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Vietnam Service Is but a Memory, Except During Races


As a 25-year-old, Gray Davis accepted service in Vietnam with resignation, as a duty and the fulfillment of an obligation he made to the Reserve Officer Training Corps. He spent six months and 25 days in Vietnam without fanfare but with competence and modesty. And as he reflects on it today, it is with care not to exaggerate his role, along with pride in the service he performed.

But his memories of military service are philosophical and ideological, not personal: Davis can't recall the name of his commanding officer, does not keep in touch with anyone from those days, much as he has shed his college friends. He attends events for veterans but ignores reunions of his old comrades.

"I don't go--just like I haven't been able to do justice to the people I went to school with," he said in a recent interview. "But I do--if I get an invitation to do something. I mean, I went out of my way to help raise money for the construction of the Vietnam Memorial on the Capitol grounds, and went to several fund-raising events to help do that, made sure I was there when it was dedicated."

In Vietnam, Davis adds: "I pretty much kept to myself."

For The Record
Los Angeles Times Saturday October 12, 2002 Home Edition Main News Part A Page 2 National Desk 9 inches; 344 words Type of Material: Correction
Gov. Gray Davis--A story in Section A on Thursday on Gov. Gray Davis' military service during the Vietnam War erroneously identified a location in that country as Long Ben. It should have said Long Binh. The story also misstated the year of Davis' victory over Republican Dan Lungren as 1988. It was 1998.

If the war did not leave its impression in that sense, it did, Davis says, sear him politically. It was in Vietnam that he rubbed elbows with poor men, most of them minorities, who were drafted into that conflict. By the end of his tour, Davis, raised an upper-crust Republican, had become a determined Democrat.

"I was pretty naive growing up, and I just thought everyone did their duty," Davis said in 1998. "America was fighting a war; everyone kind of had to share the burden. The burden of this war fell disproportionately on minorities and whites who were less well-educated. That's why I'm a Democrat."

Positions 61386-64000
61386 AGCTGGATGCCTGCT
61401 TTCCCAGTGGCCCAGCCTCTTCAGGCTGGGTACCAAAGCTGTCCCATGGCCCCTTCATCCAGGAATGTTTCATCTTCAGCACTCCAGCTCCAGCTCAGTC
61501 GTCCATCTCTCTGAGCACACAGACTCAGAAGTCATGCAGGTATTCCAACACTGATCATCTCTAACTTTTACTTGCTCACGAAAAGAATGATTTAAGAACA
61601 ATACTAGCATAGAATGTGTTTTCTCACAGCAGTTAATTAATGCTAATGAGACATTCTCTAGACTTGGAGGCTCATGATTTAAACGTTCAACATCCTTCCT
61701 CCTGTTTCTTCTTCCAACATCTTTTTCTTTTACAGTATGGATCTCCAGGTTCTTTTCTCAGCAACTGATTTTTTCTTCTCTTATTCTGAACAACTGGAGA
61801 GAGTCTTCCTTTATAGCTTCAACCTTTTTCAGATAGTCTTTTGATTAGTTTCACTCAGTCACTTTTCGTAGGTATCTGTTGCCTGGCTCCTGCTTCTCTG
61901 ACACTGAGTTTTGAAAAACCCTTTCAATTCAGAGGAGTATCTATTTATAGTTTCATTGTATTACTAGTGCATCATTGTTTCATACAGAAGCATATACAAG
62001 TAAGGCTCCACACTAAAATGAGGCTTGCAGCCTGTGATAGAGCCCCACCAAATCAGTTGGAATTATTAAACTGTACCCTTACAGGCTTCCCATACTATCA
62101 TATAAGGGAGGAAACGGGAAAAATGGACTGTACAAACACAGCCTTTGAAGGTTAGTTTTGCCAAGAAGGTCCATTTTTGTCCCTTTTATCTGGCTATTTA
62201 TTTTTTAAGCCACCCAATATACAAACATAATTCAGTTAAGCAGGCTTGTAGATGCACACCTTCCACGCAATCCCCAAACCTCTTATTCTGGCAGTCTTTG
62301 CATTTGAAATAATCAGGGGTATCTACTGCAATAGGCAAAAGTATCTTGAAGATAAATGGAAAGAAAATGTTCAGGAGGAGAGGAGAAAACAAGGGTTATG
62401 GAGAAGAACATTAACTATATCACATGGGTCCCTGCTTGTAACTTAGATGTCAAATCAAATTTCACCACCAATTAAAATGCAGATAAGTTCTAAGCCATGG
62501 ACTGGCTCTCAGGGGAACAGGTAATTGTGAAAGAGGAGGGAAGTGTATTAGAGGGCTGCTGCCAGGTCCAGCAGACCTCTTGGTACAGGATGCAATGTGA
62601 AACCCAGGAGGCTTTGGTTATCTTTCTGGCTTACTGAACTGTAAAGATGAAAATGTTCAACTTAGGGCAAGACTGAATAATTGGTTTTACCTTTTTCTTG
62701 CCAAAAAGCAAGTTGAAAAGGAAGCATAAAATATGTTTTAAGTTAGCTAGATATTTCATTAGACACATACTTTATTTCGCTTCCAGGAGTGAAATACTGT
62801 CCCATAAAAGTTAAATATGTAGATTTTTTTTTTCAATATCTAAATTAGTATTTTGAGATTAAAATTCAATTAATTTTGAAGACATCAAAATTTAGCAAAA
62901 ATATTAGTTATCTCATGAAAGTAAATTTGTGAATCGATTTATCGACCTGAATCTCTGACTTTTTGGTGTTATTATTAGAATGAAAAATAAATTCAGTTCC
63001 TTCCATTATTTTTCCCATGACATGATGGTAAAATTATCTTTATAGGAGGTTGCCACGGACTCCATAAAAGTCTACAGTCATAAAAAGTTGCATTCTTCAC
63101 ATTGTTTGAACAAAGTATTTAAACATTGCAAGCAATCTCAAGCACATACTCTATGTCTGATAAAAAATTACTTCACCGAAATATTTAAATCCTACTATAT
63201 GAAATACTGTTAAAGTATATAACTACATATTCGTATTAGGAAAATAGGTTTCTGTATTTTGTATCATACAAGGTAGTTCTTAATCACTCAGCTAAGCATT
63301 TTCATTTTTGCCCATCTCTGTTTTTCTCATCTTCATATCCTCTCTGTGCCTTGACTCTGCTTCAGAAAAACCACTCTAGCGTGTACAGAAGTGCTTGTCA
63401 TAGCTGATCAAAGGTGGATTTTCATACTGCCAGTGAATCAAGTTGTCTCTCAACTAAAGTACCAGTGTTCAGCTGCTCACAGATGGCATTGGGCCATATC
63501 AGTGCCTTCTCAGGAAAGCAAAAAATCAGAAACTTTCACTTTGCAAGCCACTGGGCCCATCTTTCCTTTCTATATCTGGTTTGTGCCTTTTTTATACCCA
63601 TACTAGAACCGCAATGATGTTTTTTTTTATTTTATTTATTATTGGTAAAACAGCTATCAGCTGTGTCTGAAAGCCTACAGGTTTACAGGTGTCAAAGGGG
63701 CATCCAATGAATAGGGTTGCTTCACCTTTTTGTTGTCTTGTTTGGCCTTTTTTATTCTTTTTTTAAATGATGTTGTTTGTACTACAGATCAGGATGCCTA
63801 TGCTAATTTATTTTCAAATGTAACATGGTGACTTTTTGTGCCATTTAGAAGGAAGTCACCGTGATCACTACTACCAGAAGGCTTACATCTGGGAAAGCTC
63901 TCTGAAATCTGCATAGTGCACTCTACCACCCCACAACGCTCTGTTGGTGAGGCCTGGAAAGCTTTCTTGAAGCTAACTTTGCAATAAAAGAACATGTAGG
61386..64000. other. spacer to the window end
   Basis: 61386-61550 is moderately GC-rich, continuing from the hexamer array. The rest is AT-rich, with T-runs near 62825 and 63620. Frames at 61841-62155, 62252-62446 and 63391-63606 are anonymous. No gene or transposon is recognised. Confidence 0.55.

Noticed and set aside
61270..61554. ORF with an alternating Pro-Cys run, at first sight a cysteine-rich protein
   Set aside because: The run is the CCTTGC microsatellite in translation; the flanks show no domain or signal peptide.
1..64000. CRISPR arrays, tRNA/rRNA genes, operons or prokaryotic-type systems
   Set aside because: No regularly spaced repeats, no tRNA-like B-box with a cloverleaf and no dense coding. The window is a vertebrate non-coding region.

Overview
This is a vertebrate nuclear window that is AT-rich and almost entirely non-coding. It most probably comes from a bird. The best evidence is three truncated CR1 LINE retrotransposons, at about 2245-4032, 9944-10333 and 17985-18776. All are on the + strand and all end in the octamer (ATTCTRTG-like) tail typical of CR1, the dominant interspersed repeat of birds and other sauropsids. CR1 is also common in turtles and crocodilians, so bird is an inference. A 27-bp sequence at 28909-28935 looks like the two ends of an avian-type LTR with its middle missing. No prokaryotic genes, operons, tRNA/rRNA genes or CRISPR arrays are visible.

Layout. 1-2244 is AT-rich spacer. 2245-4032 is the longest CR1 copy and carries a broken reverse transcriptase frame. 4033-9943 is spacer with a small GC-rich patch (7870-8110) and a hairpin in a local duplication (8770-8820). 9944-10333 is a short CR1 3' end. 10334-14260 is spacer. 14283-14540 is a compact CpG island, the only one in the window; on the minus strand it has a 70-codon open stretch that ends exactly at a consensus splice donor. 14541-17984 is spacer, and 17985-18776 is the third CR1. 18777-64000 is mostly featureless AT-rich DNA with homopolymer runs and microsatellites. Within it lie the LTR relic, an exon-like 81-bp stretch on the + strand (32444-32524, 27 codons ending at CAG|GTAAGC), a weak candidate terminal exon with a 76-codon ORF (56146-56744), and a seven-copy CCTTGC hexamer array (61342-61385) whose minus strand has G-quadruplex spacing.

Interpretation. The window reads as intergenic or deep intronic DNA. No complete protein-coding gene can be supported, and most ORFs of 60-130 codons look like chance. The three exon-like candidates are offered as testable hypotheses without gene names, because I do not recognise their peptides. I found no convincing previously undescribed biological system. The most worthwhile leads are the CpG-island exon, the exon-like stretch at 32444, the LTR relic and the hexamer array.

Those democratic impulses did not drive Davis to Vietnam. He was compelled by a simpler issue: His family ran out of money while he was in college. His father abandoned Davis and his mother and four younger siblings while Davis was a student at Stanford University.

To stay in school, Davis began working as a waiter and joined the local ROTC for its monthly stipend.

It was a painless commitment when first made. It was 1960, and the war in Vietnam was still nascent, confined to a few American advisors in a faraway conflict, unknown to most of the nation.

Davis used the money to help complete college and then to attend law school at Columbia University. But when he was finished there, it was 1967, the United States was fully engaged in the Vietnam War and his number was up.

He was sent to Long Ben, and assigned to the Signal Corps. His work--maintaining radio communications among the troops--required him to shuttle across dangerous areas by helicopter, though not to engage in infantry combat.

Asked whether he was ever in a difficult spot, Davis says: "On a few occasions, yes. I don't want to overstate the case, but whatever was happening at the division headquarters or the maneuver brigade headquarters I was visiting, I was a part of. A couple of times we were under rocket attacks, a couple of times in Long Ben."

Through the winter of 1968 and the spring and summer of 1969, Davis spent his time shuttling radio equipment in and out of combat areas. Even from there, he says now, he could see the limits of the war.

"It became clear to me that we were just basically guarding facilities we already had possession of," he says. "We were not advancing on the enemy."

Davis kept his head down, did his work. He says he never saw evidence of drug use, never witnessed any racial tension. His Bronze Star was awarded for meritorious service. Nearly seven months later, he flew home, satisfied that he had done his job.

"I feel I did my duty," he says. "I did what my country asked--I signed a piece of paper. I committed myself to serve. I served."

He returned to find veterans, including himself, spit at--though he offers no details. He was torn by the student protests, increasingly sympathetic to the contention that the war was unwinnable, angry that veterans were blamed for decisions made by political leaders.

He shrugged it off, and now says he is pleased to see veterans hailed again. Vietnam helped make Davis a Democrat. It also gave him a shield against future Republicans.

In 1988, Davis scrapped his way through a primary against better-funded opponents and earned the right to run against Republican Atty. Gen. Dan Lungren, a conservative whose appeal ran strongest in agricultural areas and Republican-leaning suburbs. But Lungren was vulnerable in at least one sense: He had never served in Vietnam, because of a knee injury.

Through that campaign, Davis repeatedly tweaked Lungren for his lack of service, sometimes by specific mentions of it, more often by merely touting his own and suggesting the contrast.

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